Fig. 3
figure 3

PCoA of SNP genotypes from Australian brushtail possums, showing clear differences between T.v.fuliginosus (blue–Tasmania and Flinders Island) and T.v.vulpecula (purple–Australian mainland) along axis 1 but with some overlap between the other two subspecies T.v. johnsoni (green) and T.v. arnhemensis (red). Mainland possums show greater diversity than the tightly clustered Tasmanian possums

Within the Hawkes Bay study area, we identified the three distinct sub-populations (A, B, and C) seen previously using microsatellite DNA analysis (Sarre et al. 2014). Sub-population A, genetically the closest to the introduction site of animals from mainland Australia, is discrete from sub-populations B and C, but does not cluster with any mainland Australian animals sampled here (Fig. 4). Sub-populations B and C cluster most closely together and have a lower pairwise FST (0.03; Table 1) than the other pairwise comparisons (A-B: FST = 0.06; A-C: FST = 0.15). The latter FST is equivalent to that observed for T. v. vulpecula and T. v. fuliginosus in their native ranges (FST = 0.16). The highest pairwise FST values were recorded between mainland T. v. vulpecula and groups B and C (FST = 0.25 and 0.40 respectively; Table 1). No fixed allelic differences were observed between any pairwise combination of the Hawkes Bay sub-populations A, B, or C, or between any of those three groups and the two Australian subspecies (Table 2). Private alleles were observed in all pairwise combinations of groups. Overall, these data suggest that that both B and C are composed largely of descendants of Tasmanian animals. All three Hawkes Bay genetic sub-populations exhibit private alleles when compared to each other (Table 2) suggesting that gene flow is restricted between them. The smallest number of private alleles were seen between sub-populations B and C, suggesting that gene flow is higher between those two than between sub-populations A and B or between A and C.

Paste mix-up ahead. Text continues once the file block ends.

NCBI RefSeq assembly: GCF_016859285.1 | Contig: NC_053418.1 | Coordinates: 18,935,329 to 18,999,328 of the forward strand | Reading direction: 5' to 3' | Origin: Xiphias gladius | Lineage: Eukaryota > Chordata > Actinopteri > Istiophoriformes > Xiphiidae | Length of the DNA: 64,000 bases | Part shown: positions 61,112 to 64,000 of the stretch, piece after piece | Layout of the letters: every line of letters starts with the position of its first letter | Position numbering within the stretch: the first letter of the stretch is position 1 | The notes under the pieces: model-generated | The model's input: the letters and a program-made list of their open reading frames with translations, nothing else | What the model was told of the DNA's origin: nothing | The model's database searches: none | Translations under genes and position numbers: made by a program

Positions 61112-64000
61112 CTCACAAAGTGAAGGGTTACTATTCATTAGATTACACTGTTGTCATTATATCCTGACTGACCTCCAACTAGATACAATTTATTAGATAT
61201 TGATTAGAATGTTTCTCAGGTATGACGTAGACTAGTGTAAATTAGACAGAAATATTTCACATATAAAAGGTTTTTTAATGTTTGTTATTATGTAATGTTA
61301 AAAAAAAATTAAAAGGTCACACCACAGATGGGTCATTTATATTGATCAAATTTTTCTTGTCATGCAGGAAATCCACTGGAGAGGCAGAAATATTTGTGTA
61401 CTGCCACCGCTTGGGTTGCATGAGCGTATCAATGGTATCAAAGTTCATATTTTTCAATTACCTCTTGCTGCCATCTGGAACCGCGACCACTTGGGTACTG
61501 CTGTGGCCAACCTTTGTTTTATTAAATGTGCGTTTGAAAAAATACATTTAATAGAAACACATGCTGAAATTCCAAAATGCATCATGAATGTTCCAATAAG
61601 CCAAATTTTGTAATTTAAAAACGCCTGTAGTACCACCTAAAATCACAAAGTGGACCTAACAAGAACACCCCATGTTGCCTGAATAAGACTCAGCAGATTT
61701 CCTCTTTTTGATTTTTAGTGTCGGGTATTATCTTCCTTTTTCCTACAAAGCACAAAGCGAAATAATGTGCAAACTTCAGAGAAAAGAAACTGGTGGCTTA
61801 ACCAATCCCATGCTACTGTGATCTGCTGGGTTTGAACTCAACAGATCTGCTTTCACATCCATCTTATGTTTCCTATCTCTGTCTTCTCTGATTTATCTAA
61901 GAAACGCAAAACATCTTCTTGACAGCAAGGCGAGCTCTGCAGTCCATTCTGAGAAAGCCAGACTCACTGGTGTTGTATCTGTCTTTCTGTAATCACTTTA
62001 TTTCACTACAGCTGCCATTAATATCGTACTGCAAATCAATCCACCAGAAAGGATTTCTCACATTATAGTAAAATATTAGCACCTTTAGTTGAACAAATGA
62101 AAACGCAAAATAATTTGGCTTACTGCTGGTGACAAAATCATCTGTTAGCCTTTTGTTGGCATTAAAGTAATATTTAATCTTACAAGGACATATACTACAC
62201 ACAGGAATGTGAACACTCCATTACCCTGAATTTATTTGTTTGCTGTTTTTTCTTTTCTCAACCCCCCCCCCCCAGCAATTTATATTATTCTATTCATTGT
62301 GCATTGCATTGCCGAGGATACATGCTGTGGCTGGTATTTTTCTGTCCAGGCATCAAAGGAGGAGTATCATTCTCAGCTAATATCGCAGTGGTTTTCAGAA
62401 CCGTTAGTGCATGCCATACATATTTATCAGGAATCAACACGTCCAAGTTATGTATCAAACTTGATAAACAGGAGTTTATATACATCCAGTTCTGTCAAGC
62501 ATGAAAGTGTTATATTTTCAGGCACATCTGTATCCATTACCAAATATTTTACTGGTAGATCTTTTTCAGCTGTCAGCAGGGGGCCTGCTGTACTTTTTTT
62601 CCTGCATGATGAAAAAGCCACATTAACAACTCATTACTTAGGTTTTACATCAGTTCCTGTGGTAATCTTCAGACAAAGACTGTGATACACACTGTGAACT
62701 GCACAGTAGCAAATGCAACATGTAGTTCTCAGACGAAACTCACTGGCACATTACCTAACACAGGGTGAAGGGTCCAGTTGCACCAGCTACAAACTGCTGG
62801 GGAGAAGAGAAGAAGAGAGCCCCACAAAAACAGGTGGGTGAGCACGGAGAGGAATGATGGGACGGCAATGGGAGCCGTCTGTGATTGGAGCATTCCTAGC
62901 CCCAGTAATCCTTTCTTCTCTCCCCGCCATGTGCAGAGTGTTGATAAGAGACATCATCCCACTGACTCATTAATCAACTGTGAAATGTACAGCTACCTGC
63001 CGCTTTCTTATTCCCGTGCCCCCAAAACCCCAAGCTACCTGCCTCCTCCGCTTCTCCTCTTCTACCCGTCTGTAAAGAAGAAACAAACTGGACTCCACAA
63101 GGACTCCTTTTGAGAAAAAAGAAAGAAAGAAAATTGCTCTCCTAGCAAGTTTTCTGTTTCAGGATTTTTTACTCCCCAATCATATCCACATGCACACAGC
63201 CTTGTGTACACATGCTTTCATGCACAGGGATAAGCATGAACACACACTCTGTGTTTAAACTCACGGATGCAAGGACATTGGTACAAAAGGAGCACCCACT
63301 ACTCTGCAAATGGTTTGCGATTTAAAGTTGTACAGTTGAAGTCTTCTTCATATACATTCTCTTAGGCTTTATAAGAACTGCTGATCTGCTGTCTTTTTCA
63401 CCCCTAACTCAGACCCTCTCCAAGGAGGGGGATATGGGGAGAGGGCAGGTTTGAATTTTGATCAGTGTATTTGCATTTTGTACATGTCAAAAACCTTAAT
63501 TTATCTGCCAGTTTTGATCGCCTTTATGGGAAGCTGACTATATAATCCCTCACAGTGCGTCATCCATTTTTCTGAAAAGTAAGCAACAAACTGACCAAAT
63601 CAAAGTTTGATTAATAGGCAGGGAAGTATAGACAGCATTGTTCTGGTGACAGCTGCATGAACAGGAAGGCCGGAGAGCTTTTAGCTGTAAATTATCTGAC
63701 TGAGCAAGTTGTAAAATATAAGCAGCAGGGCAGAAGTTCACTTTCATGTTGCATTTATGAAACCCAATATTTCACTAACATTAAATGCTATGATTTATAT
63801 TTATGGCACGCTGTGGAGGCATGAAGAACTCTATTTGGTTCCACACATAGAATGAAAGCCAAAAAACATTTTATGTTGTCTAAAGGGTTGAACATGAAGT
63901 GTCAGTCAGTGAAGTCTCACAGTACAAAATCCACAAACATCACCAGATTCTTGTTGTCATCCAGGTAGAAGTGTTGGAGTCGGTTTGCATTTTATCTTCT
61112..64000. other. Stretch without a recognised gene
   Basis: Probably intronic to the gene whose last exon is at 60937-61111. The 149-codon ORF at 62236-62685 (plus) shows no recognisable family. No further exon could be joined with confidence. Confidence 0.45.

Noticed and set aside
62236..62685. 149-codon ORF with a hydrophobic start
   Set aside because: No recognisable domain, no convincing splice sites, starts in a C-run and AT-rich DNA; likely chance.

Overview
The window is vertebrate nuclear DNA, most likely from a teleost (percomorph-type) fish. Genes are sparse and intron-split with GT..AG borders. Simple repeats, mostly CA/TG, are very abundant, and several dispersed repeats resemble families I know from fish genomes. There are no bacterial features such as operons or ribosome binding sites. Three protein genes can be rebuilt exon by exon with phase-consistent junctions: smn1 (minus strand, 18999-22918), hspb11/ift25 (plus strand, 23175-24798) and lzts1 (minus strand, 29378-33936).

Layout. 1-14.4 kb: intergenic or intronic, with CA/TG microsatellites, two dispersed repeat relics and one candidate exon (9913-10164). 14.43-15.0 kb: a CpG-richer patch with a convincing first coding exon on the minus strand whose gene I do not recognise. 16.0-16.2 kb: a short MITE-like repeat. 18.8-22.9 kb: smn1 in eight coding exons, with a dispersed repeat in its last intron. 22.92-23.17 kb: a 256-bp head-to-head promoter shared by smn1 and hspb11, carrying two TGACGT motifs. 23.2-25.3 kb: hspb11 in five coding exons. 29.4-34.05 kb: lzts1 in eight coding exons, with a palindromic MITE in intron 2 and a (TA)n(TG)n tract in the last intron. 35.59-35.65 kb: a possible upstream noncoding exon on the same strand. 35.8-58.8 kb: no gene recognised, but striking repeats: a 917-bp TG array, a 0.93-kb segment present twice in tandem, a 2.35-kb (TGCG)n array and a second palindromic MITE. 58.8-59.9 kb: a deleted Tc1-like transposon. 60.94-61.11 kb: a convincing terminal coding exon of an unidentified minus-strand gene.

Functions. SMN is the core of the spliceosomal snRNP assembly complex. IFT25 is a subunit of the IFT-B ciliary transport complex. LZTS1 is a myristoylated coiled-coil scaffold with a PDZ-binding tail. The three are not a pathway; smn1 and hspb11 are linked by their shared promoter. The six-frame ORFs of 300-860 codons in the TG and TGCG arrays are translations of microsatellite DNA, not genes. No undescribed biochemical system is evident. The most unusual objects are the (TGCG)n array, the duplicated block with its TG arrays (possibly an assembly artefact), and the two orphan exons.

Fig. 4
figure 4

PCoA analysis of SNP genotypes from brushtail possums sampled from the Hawkes Bay region of New Zealand (n = 253), mainland Australia (n = 19) and Tasmania and Flinders Island (n = 11). Australian animals: blue = T.v. johnsoni; aqua = T.v. arnhemensis; pink = T.v. vulpecula (all mainland); purple = T.v. fuliginosus (Tasmania). New Zealand animals: red (A) = samples closest to the introduction site for possums of mainland origin; brown (B) = sites previously identified by Sarre et al. (2014) as likely to contain animals of mixed Tasmanian and mainland ancestry; and olive green (C) = samples closest to the first release site of Tasmanian animals

Table 1 Pairwise Fst estimates among three groups of possums in the Hawkes Bay region of New Zealand (A = mainland ancestry, B = mixed ancestry, C = Tasmanian ancestry) and two subspecies of Australian common brushtail possums (T.v. fuliginosus and T.v. vulpecula)